On the Approximation Resistance of Balanced Linear Threshold Functions

On the Approximation Resistance of Balanced Linear Threshold Functions - Aaron Potechin

Aaron Potechin
University of Chicago
March 25, 2019
Constraint satisfaction problems (CSPs) are a central topic of study in computer science. A fundamental question about CSPs is as follows. Given a CSP where each constraint has the form of some predicate P and almost all of the constraints can be satisfied, is there a randomized polynomial time algorithm which is guaranteed to do significantly better in expectation than a random assignment? If so, then we say that the predicate P is approximable. If not, then we say that P is approximation resistant.

    In 2008, Raghavendra proved a dichotomy theorem for the hardness of CSPs. Either a standard semidefinite program (SDP) gives a better approximation ratio than a random assignment or it is unique games hard to do so. However, for any given CSP it may be extremely hard to decide which case holds. In fact, it is not even known whether it is decidable!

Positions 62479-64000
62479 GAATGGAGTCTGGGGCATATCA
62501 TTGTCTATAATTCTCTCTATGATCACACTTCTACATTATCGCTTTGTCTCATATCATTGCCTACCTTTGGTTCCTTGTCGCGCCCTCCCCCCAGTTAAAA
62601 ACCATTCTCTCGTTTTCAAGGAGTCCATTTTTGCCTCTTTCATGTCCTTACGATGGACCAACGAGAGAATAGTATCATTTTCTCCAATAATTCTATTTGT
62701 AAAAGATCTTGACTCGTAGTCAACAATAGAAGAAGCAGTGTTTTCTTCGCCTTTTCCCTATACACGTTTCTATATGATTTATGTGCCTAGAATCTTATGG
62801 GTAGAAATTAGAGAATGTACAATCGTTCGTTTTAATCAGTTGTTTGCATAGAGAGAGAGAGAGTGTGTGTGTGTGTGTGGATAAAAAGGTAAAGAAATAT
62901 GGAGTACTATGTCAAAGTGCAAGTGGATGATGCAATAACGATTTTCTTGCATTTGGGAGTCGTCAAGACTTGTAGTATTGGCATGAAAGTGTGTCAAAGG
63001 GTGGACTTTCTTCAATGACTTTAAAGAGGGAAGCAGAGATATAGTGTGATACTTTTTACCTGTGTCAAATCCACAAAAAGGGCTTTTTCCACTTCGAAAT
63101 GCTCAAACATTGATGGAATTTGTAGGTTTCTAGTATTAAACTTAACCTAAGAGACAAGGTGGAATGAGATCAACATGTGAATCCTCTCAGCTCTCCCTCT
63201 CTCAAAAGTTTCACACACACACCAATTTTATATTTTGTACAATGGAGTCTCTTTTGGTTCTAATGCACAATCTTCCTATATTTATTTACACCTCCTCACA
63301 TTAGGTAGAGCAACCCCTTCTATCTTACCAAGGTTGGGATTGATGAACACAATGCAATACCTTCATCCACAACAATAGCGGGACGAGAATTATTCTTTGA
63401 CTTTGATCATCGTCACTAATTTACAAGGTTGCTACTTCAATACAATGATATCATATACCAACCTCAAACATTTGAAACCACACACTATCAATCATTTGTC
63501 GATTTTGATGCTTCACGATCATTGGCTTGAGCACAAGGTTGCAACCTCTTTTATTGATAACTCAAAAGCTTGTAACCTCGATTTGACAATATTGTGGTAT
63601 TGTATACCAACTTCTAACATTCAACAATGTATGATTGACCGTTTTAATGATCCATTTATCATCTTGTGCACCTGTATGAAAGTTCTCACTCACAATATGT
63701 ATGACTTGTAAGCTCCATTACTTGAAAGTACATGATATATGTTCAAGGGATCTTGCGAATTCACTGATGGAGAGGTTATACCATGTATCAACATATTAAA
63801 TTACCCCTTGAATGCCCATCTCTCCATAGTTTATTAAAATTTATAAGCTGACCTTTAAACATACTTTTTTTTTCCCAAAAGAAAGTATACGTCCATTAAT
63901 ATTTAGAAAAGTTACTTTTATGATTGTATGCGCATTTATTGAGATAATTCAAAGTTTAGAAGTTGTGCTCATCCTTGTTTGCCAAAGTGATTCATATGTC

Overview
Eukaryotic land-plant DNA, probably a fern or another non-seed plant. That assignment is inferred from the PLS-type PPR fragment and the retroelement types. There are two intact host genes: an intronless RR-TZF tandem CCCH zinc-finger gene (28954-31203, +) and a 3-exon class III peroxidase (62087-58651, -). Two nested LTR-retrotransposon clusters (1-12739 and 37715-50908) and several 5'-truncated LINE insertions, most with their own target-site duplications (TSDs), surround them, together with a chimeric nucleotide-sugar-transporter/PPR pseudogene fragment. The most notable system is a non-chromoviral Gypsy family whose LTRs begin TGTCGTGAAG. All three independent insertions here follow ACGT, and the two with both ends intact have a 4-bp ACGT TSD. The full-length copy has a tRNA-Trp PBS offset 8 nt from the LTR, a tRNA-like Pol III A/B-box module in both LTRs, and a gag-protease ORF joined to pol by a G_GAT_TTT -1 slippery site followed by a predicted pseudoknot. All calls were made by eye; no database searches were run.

The main result of this work is that there exists a balanced linear threshold function (LTF) which is unique games hard to approximate, refuting a conjecture of Austrin, Benabbas, and Magen. This work also shows that the almost monarchy predicate on k variables is approximable for sufficiently large k.

        In this talk, I will describe Raghavendra's dichotomy theorem and illustrate it with two important examples, 3-SAT and the majority predicate. I will then describe how to construct a predicate which is a balanced LTF and is unique games hard to approximate.